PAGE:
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Thread Subject:
Area under line/within lines

Subject: Area under line/within lines

From: J.H.

Date: 20 Apr, 2011 17:08:47

Message: 1 of 4

Hi,
I have the following problem, for which I hope there is a matlab
function to solve it.
I have a line consisting of x and y coordinates, but for 1 x
coordinate, there are multiple y coordinates and vice versa. Is there
a smart way to compute the area underneath (or better: enclosed by)
the line?
Best regards,
Jaap

Subject: Area under line/within lines

From: Roger Stafford

Date: 20 Apr, 2011 18:01:20

Message: 2 of 4

"J.H." <j.h.nienhuis@gmail.com> wrote in message <05332c59-5bd8-48c6-b8d1-c9eb33d59a74@g7g2000pro.googlegroups.com>...
> Hi,
> I have the following problem, for which I hope there is a matlab
> function to solve it.
> I have a line consisting of x and y coordinates, but for 1 x
> coordinate, there are multiple y coordinates and vice versa. Is there
> a smart way to compute the area underneath (or better: enclosed by)
> the line?
> Best regards,
> Jaap
- - - - - - - - - -
  From your remarks I deduce that this is not a straight line but rather a series of line segments between discrete points and (perhaps) they constitute a closed polygon.

  Let us suppose that x and y are column vectors of equal length that represent coordinates of the successive vertices of such a closed polygon and that they are ordered around the polygon in counterclockwise order. I'm also supposing the polygon doesn't cross itself anywhere along its length, except that the last point should be equal to the first point.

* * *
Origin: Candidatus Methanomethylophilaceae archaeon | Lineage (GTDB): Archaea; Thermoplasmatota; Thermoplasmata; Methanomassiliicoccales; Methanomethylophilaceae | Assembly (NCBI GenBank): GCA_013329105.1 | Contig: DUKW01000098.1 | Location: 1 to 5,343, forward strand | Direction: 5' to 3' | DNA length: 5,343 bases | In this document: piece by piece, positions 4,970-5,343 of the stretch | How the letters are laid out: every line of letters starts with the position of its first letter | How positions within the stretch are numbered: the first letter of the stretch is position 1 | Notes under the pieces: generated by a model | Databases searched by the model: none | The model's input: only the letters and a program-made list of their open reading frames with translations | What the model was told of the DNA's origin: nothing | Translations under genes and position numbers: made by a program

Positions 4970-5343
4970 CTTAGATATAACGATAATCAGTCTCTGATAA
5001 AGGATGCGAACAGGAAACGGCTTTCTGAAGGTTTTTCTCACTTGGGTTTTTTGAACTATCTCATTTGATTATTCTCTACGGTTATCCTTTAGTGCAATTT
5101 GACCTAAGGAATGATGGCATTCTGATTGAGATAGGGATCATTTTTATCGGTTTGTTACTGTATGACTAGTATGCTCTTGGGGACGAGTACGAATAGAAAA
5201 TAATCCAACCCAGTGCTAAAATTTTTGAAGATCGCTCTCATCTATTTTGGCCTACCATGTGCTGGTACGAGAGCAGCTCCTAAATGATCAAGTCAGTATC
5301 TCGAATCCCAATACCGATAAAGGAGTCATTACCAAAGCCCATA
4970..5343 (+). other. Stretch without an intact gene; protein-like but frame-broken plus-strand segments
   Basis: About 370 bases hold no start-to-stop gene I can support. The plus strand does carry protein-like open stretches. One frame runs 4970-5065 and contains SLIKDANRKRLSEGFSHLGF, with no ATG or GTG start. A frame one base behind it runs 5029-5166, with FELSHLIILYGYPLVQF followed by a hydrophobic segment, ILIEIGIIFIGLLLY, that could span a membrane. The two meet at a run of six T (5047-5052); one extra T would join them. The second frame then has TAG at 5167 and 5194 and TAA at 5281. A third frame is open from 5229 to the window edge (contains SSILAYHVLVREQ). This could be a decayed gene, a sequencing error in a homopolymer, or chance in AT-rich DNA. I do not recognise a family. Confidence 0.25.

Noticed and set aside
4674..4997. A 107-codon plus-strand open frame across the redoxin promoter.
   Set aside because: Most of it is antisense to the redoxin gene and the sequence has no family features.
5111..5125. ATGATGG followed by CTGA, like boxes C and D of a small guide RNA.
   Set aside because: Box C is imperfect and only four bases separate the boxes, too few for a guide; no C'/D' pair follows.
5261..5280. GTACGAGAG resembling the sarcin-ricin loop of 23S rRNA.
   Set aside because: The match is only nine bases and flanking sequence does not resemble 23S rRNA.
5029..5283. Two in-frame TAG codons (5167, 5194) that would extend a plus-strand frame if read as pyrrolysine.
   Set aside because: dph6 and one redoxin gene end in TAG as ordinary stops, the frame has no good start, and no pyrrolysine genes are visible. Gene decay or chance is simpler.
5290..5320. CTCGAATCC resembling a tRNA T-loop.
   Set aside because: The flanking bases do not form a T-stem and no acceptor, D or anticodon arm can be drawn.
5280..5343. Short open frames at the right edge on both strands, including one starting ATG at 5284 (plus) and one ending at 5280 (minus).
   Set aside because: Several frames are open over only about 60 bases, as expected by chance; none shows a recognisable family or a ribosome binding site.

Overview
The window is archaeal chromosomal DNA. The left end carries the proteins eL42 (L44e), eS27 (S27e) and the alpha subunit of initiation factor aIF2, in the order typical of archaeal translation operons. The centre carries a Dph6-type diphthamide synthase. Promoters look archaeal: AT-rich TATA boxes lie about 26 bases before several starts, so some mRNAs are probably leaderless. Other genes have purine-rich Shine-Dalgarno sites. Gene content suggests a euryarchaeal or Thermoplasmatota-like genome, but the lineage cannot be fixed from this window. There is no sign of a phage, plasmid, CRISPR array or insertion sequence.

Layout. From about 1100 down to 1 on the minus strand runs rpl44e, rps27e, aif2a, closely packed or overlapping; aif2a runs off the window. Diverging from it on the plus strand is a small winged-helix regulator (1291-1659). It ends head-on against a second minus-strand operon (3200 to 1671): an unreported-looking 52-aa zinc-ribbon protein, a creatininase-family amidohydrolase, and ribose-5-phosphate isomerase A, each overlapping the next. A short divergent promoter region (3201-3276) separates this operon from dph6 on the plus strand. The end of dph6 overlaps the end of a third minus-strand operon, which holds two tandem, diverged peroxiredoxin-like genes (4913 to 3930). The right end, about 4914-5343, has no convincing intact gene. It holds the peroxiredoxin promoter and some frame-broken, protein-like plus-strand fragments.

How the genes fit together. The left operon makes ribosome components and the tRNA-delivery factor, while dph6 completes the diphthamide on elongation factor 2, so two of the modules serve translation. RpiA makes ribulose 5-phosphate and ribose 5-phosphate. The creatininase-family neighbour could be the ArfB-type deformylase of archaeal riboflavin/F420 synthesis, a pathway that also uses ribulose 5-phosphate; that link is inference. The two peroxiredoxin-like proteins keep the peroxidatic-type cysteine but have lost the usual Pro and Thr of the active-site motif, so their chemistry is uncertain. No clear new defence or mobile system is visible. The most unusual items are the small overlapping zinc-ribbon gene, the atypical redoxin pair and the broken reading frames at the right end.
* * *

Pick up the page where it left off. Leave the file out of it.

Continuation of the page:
The enclosed area can be calculated as:

 x1 = x(1:end-1); y1 = y(1:end-1);
 x2 = x(2:end); y2 = y(2:end);

 a = 1/2*sum((x1+x2).*diff(y));

or equivalently

 a = 1/2*sum(x1.*y2-x2.*y1);

or even

 a = -1/2*sum((y1+y2).*diff(x));

  Note that if the points' order is clockwise, these will give the negative of the area.

Roger Stafford

Subject: Area under line/within lines

From: Roger Stafford

Date: 20 Apr, 2011 18:16:05

Message: 3 of 4

"Roger Stafford" wrote in message <ion71g$mi7$1@fred.mathworks.com>...
> ........
> Note that if the points' order is clockwise, these will give the negative of the area.
> ........
- - - - - - - - - -
  Added remark: If the polygon crosses over itself in a figure "eight", the clockwise area will be subtracted from the counterclockwise area. You can imagine what the generalization of that would be for many crossings.

Roger Stafford

Subject: Area under line/within lines

From: J.H.

Date: 20 Apr, 2011 19:16:52

Message: 4 of 4

On Apr 20, 2:16 pm, "Roger Stafford"
<ellieandrogerxy...@mindspring.com.invalid> wrote:
> "Roger Stafford" wrote in message <ion71g$mi...@fred.mathworks.com>...
> > ........
> >   Note that if the points' order is clockwise, these will give the negative of the area.
> > ........
>
> - - - - - - - - - -
>   Added remark:  If the polygon crosses over itself in a figure "eight", the clockwise area will be subtracted from the counterclockwise area.  You can imagine what the generalization of that would be for many crossings.
>
> Roger Stafford

Thanks a lot! You saved my day. The polyarea function seems to be
doing this trick as well. I tried (for weeks) such an area calculator
myself, but it is really hard without the proper background material.

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